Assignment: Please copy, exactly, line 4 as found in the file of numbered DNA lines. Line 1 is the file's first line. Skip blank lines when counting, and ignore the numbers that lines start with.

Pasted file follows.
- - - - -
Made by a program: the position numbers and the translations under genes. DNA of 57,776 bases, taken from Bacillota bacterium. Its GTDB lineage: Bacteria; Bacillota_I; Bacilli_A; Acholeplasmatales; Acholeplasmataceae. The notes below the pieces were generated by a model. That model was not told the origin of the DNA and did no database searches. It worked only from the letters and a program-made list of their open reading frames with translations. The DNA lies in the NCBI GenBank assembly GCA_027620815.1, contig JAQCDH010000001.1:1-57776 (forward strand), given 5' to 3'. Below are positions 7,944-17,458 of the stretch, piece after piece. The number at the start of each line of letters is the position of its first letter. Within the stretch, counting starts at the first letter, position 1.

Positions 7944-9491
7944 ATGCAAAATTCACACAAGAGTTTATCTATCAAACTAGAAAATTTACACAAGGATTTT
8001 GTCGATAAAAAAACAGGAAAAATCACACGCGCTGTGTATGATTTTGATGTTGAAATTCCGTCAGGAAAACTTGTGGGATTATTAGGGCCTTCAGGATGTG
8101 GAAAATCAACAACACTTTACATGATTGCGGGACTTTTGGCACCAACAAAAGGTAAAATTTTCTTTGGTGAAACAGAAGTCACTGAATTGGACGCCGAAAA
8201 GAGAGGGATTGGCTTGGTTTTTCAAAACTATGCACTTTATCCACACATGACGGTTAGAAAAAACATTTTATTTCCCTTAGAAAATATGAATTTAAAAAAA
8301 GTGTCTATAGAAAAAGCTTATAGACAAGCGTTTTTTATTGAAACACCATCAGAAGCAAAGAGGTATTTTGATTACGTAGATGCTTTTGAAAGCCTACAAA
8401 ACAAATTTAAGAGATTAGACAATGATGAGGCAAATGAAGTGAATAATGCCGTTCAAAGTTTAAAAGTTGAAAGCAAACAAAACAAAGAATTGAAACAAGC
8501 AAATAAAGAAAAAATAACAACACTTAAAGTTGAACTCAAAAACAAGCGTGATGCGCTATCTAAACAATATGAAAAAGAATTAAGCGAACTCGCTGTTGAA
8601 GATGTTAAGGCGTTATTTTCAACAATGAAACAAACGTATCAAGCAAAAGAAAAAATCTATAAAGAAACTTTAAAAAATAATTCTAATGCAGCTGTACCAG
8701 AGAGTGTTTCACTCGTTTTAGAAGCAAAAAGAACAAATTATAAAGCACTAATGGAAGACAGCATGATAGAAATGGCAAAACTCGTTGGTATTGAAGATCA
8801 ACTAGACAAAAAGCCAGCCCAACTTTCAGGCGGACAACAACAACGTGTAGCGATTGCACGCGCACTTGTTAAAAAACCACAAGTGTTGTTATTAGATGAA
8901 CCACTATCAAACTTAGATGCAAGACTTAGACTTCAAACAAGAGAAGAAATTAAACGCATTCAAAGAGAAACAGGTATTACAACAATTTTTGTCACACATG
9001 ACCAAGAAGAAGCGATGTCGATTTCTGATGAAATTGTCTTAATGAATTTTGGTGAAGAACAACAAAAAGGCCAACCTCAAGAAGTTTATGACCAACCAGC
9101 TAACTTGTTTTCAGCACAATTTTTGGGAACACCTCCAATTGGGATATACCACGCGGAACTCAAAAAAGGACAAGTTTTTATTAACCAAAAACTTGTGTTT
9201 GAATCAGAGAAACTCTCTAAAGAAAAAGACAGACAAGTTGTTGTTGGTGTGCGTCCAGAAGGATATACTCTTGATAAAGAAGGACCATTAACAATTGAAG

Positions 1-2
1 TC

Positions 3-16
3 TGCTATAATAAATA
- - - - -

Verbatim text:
8001 GTCGATAAAAAAACAGGAAAAATCACACGCGCTGTGTATGATTTTGATGTTGAAATTCCGTCAGGAAAACTTGTGGGATTATTAGGGCCTTCAGGATGTG